Wednesday, March 16, 2011

DIY: Door trim installation. (Done with a fancy Victorian style trim!)

I love my new front door. Not only is it the opening to my home but it's also a promise of sorts. It's gleaming white paint stands out beyond the weed ridden front yard, slightly fractured cement steps, and ugly holes in the wood siding that were apparently "In" back in the 60's (they actually look like bugs where just munching and karate kicking the heck out of the boards. Even though we knew that is not so, I still wonder about architecture and style designs of that time. Avocado green appliances? I'm sure I'm not the only one asking, "really?"). My new front door is a promise of things to come for this house though. Just a touch of what we hope it will look like one day. And I am pretty smitten with it too!

I painted the door before it was installed (I found out that me and latex paint are NOT friends! And probably never will be. When the time comes I will not be DYIing our outside paint job. That is a hire out job fo sho!). Then my wonderful brother helped the hubs install the door and that's where this leaves us off at.

The other things such as the plastic still on the windows and the old door handle could all be done easily. Installing the trim is easy too but there are some extra steps needed to make sure it comes out right.

I really wanted something a little different then what is normally done for trim these days. So I went with a Victorian style trim kit that certainly did the trick! The other great thing about this kit is that it didn't involve doing any miter cuts.  I haven't done any of those yet so it's a little intimidating to me still (it shouldn't be though because I have a miters saw that I use to make straight cuts allllll the time. I know, I'm a nerd. ^_~ ).  But if you do want to do trim that would need the miter cut but you don't want to go buy the big'ol saw then you can buy a Miter Box and hand cut the what you need. My trim kit really is all about making sure everything lines up and that's pretty easy considering door frames usually are pretty straight or at least should be.

Also you can paint the trim before installing if you would like. I didn't paint mine yet because I knew I would probably beat them up a bit and scuff them (and I was right) so I'm going to paint it after.Also I'm still thinking about what color I should do. Match the white or do something that contrasts? Hmm.....

Lets jump in!

Here is what you'll need:
  • Some lovely trim
  • Brad (or finishing) nails - 1-1/4" and 2" long ones.
  • Nail Set
  • Hammer (or nail gun if you have it!)
  • Cat's paw and a small scrap of wood (optional)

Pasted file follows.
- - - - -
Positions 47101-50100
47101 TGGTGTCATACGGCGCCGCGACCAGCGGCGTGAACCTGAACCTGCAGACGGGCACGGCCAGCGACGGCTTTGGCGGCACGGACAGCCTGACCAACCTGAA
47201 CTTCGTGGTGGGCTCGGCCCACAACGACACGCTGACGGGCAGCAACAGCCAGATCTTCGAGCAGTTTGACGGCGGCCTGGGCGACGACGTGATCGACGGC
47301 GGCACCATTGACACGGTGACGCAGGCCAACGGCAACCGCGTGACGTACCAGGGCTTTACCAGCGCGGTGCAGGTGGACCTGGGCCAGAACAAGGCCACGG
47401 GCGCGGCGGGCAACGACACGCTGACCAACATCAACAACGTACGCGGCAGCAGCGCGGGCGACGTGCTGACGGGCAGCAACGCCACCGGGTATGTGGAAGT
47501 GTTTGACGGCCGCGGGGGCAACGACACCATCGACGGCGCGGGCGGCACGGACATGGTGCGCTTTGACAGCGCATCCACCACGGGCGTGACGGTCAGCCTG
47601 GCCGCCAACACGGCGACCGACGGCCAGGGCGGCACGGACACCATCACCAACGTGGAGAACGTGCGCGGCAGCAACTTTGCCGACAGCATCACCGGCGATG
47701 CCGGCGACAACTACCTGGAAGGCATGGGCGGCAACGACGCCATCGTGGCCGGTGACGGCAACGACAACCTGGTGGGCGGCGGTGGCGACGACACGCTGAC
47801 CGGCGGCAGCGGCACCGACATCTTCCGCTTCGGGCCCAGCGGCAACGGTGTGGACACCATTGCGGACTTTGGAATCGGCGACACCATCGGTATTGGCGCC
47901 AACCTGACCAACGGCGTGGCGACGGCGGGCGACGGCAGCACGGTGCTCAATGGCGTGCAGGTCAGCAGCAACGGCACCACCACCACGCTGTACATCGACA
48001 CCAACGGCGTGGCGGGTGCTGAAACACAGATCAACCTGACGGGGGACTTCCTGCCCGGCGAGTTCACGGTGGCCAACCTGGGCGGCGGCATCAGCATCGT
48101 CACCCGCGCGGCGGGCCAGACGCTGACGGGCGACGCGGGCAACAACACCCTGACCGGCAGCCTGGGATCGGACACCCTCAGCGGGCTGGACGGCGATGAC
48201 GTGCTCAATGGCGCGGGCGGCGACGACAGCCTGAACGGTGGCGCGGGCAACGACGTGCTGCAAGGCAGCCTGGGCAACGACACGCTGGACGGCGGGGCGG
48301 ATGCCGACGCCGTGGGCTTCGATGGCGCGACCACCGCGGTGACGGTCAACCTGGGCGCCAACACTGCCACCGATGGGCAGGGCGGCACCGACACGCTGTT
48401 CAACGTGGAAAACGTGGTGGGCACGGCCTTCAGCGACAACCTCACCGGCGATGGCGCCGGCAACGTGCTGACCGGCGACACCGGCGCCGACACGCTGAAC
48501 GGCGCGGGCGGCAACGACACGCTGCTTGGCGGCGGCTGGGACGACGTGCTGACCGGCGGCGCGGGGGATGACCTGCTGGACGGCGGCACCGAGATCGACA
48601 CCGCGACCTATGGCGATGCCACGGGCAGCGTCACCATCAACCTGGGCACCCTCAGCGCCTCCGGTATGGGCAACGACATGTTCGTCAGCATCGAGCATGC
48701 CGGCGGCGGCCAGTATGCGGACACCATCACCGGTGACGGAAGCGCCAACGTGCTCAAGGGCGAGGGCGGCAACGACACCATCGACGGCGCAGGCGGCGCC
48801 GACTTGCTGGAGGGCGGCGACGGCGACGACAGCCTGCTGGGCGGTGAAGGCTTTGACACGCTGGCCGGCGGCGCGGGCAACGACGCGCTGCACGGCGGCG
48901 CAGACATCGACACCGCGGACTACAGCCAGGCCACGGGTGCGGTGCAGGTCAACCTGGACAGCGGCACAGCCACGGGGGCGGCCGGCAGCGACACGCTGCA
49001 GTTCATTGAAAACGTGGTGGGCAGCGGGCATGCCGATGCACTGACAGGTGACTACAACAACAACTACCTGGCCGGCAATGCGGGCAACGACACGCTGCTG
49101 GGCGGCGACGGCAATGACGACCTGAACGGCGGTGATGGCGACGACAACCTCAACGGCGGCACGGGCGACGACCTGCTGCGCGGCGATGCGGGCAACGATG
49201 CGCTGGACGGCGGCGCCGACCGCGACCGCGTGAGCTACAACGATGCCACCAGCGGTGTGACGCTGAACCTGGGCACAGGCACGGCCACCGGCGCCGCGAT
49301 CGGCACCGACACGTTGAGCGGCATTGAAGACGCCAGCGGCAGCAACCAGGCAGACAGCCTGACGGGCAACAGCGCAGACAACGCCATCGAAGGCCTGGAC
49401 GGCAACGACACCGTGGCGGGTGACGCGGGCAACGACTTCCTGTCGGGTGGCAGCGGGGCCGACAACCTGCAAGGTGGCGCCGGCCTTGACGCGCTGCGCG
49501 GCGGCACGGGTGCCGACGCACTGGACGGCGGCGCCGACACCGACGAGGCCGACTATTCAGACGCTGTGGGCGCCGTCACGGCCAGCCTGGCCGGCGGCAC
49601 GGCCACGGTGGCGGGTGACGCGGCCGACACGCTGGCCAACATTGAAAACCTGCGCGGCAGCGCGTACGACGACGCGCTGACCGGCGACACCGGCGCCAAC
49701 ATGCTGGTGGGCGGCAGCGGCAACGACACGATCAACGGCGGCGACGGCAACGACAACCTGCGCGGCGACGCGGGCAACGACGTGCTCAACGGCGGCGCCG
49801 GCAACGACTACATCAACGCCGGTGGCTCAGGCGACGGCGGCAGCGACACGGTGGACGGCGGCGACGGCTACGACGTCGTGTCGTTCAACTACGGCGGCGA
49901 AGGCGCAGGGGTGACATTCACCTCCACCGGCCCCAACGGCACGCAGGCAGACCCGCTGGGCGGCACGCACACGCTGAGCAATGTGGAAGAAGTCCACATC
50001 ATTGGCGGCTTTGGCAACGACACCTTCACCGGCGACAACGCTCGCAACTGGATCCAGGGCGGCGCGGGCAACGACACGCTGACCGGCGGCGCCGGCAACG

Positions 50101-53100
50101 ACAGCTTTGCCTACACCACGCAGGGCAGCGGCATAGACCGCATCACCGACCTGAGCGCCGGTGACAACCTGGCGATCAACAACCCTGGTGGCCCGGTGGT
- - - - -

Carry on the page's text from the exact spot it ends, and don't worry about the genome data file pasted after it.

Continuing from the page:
• Calk (you can get squeezable or get the kind that you need a calking gun with)
  • Tape measure
  • Level
  • A saw

Here is the trim kit I bought at Home Depot for $18.00. The one I bought measures about 3" wide and there are different sizes you can get too. Lowes also had the same design. Mine is called the Flute and Reed kit. You can click on the images to see everything closer too.

1. Measure your door first. I believe the standard measurements for a door is 36" wide, and 80" tall which is what my door is. But! Always measure before just in case. You can buy a piece of the casing if you have a certain measurement that's longer. That's what we did because we're also installing this same trim around our sliding glass door.

2. If you have to remove old trim then chances are you'll have some left over finishing nails to take out. You can use a hammer to get them out or cat's paw (like I have). Here is a nifty trick you can do to keep from damaging your dry wall. You use a piece of scrap wood to leverage your nail out instead of the dry wall it's self. 

3. The Casing Blocks and Base Plinth blocks will go on first.

To attach them you will need some calk and the 2" brad nails. Add a circle or so of calk keeping it more in the center. This will help you avoid having it squeeze out the sides once everything is nailed down.

Since the calk is a bit sticky, it will stick to the wall and then you can use the level to make sure it sits straight before you nail it to the wall. 

Note: Once the calk is on the piece it can be a little bit slippery so if you nail in your nails partially before you add calk and slap'em on then it will make it so you don't have so much slippage and your piece ends up where you want it.

4. Next measure the length you will need your leg and head casings to be so they fit where they are supposed to and cute them down if need be. (I got into the groove of working and kind of forgot to take more pictures! Sorry! It's not very hard though. Promise!)

5. Add calk to the back of the casing. I did it in a zig zag pattern. Get you're 1-1/4" brad nails and hammer them in! I would recommend once again pre-nailing your nails before adding calk to the back.

6. Clean up any nail holes or gaps by putting a bit of calk on them and wiping off the excess. Then paint.

And you're all done!!! 

What a difference right! I love the trim and my door so, so much! It's amazing how the little things make such a big difference! I can't wait to get the rest of the doors done in the house. It will be soooooo rad!  I hope this made trim install a little less of an unknown thing for my fellow DIYers! 


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